United States of America, Plaintiff-appellee, v. Brian Keith Sanderson, Defendant-appellant, 52 F.3d 322 (4th Cir. 1995)

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U.S. Court of Appeals for the Fourth Circuit - 52 F.3d 322 (4th Cir. 1995) Submitted: March 31, 1995. Decided: April 19, 1995

Appeal from the United States District Court for the District of South Carolina, at Florence. William B. Traxler, Jr., District Judge. (CR-93-212)

John H. Hare, Assistant Federal Public Defender, Columbia, SC, for Appellant. J. Preston Strom, Jr., United States Attorney, William E. Day, II, Assistant United States Attorney, Florence, SC, for Appellee.

D.S.C.

AFFIRMED.

Before MURNAGHAN, HAMILTON, and MOTZ, Circuit Judges.

OPINION

PER CURIAM:


Brian Keith Sanderson appeals his convictions and sentence after entering guilty pleas to one count of carjacking, 18 U.S.C.A. Sec. 2219 (West Supp.1994), and one count of use of a firearm during a crime of violence, 18 U.S.C.A. Sec. 924(c) (West Supp.1994). After a thorough review of the parties' briefs and the record, we affirm.

Sanderson admitted that he and two compatriots drove to Coastal Carolina University intending to steal a Ford Mustang; that after locating a Mustang, they waited for its owner in the lot where it was parked; that when the owner arrived, Sanderson used a .357 Magnum revolver to steal the car and force the owner into his accomplice's Thunderbird; and that the three stole the Mustang, drove their victim to an isolated location, and left her there. Sanderson then drove the car from South Carolina to North Carolina, and sold the car. Sanderson was arrested in Hagerstown, Maryland, after stealing a Ford Bronco.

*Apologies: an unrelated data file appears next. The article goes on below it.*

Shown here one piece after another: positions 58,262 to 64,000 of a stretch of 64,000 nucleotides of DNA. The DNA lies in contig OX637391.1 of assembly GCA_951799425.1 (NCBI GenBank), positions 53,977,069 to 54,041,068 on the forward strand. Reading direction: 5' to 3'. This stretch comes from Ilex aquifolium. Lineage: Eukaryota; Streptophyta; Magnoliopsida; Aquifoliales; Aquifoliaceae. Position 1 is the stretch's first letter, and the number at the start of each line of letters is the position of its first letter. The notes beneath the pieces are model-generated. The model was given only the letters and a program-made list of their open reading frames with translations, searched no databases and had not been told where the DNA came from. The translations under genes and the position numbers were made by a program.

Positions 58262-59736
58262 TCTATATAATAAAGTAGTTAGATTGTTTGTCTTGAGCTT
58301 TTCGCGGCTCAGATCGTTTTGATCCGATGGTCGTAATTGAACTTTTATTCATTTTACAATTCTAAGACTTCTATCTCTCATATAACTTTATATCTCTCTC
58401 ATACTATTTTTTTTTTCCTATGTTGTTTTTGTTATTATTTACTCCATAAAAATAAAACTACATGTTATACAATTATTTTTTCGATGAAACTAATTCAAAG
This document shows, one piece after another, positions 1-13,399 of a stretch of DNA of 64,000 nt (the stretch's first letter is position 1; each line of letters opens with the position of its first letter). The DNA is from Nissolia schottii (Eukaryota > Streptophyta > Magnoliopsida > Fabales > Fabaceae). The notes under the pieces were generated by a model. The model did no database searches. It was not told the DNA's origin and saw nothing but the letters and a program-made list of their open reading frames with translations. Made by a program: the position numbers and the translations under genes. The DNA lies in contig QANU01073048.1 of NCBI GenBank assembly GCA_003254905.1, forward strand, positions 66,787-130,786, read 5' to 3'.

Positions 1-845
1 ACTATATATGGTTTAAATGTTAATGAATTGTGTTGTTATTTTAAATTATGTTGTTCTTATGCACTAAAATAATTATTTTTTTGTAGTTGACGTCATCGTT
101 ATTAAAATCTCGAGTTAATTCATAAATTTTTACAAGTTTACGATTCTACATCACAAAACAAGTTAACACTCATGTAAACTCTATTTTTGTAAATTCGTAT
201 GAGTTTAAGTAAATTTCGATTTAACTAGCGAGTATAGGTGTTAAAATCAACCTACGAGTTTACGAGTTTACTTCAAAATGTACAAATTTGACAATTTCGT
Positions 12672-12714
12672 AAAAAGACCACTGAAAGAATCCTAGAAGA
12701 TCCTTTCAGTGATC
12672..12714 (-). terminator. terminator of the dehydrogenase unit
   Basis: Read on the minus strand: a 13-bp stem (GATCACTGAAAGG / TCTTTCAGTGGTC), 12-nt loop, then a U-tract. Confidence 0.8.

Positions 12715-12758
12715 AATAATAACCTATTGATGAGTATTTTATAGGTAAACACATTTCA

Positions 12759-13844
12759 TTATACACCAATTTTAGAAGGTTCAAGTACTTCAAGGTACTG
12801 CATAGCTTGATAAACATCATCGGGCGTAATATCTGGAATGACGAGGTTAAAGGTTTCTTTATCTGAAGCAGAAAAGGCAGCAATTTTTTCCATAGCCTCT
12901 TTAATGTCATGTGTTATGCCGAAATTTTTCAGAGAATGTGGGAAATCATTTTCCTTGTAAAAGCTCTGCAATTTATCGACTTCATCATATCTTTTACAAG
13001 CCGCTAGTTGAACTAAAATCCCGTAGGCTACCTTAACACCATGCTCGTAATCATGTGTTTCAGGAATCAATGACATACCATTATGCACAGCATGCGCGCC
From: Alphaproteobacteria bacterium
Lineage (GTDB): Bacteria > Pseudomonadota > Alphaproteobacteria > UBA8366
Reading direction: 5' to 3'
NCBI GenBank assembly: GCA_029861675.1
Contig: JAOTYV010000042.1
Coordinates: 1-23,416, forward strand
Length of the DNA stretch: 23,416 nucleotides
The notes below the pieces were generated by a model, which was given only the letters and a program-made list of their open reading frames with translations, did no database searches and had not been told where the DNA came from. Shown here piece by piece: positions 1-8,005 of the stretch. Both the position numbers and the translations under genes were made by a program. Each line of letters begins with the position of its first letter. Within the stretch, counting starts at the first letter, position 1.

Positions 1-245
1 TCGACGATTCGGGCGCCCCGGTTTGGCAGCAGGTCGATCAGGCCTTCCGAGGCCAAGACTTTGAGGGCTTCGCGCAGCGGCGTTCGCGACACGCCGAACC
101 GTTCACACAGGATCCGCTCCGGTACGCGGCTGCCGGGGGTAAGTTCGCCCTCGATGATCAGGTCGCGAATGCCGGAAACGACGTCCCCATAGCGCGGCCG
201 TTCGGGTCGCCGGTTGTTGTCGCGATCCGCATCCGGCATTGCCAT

Prior to sentencing, Sanderson moved to withdraw his guilty plea as to the firearm charge, claiming that his prosecution thereunder violated the constitutional proscription against double jeopardy. At the motion hearing, defense counsel emphasized that Sanderson did not contest the facts underlying his conviction, merely the constitutionality of his conviction under both Sec. 924(c) and Sec. 2219.

The district court denied the motion, and Sanderson again entered a plea of guilty as to both counts, reserving the right to appeal the Sec. 924(c) conviction on double jeopardy grounds. Sanderson was sentenced to forty-six months imprisonment for the carjacking offense,*  and sixty months, to run consecutively, for the firearm offense, as is prescribed by Sec. 924(c).

Sanderson filed a timely notice of appeal as to the double jeopardy issue. Thereafter, this Court issued its opinion in United States v. Johnson, 32 F.3d 82 (4th Cir.), cert. denied, 115 S. Ct. 650 (1994), holding that prosecutions under Sec. 924(c) and Sec. 2119 for the same act do not offend the Double Jeopardy Clause. Sanderson's counsel filed a letter and brief pursuant to Anders v. California, 386 U.S. 738 (1967), in which he acknowledged this Court's ruling in Johnson and stated his belief that no further meritorious issues for appeal existed. Counsel also sent a letter to Sanderson, notifying him of his right to file a supplemental brief. This Court then notified Sanderson of his right to file a brief within thirty days. No such brief was filed.

In accordance with Anders, we have thoroughly examined the entire record for any potentially meritorious issues for appeal. We find none. This Court requires that counsel inform his client, in writing, of his right to petition the Supreme Court of the United States for further review. If the client requests that a petition be filed, but counsel believes that such a petition would be frivolous, then counsel may move in this Court for leave to withdraw from representation. Counsel's motion must state that a copy thereof was served on the client. We dispense with oral argument because the facts and legal contentions are adequately presented in the materials before the Court and argument would not aid the decisional process.

AFFIRMED

 *

See United States Sentencing Commission, Guidelines Manual (Nov.1993). The Presentence Report assigned Sanderson a Criminal History level of II. Although the report recommended a Total Offense Level of 24 for the carjacking, including a two-level adjustment for Sanderson's supposed leadership role in the crime, the sentencing judge found insufficient evidence to warrant the two-level adjustment and assigned a Total Offense Level of 22. Sanderson's offense level included a three-level adjustment for acceptance of responsibility. The sentence of forty-six months for carjacking was at the low end of the Guidelines scale